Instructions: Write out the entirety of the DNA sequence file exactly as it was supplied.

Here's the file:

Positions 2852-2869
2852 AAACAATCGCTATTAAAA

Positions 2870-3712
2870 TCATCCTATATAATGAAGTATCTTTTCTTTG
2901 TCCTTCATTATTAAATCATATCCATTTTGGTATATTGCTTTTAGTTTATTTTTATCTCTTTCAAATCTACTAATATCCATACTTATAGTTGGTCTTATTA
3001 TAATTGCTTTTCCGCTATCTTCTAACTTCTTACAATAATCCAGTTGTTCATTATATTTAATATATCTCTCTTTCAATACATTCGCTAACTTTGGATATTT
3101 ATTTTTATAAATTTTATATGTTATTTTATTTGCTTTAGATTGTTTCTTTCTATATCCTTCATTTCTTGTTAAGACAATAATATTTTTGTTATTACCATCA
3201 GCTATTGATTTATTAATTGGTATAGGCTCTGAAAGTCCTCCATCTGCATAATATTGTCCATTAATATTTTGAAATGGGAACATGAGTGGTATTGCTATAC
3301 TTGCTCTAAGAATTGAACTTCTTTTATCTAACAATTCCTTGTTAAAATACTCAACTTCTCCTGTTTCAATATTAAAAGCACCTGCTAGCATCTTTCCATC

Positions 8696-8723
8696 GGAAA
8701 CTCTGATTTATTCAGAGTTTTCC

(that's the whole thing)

Positions 2852-2869
2852 AAACAATCGCTATTAAAA

Positions 2870-3712
2870 TCATCCTATATAATGAAGTATCTTTTCTTTG
2901 TCCTTCATTATTAAATCATATCCATTTTGGTATATTGCTTTTAGTTTATTTTTATCTCTTTCAAATCTACTAATATCCATACTTATAGTTGGTCTTATTA
3001 TAATTGCTTTTCCGCTATCTTCTAACTTCTTACAATAATCCAGTTGTTCATTATATTTAATATATCTCTCTTTCAATACATTCGCTAACTTTGGATATTT
3101 ATTTTTATAAATTTTATATGTTATTTTATTTGCTTTAGATTGTTTCTTTCTATATCCTTCATTTCTTGTTAAGACAATAATATTTTTGTTATTACCATCA
3201 GCTATTGATTTATTAATTGGTATAGGCTCTGAAAGTCCTCCATCTGCATAATATTGTCCATTAATATTTTGAAATGGGAACATGAGTGGTATTGCTATAC
3301 TTGCTCTAAGAATTGAACTTCTTTTATCTAACAATTCCTTGTTAAAATACTCAACTTCTCCTGTTTCAATATTAAAAGCACCTGCTAGCATCTTTCCATC

Positions 8696-8723
8696 GGAAA
8701 CTCTGATTTATTCAGAGTTTTCC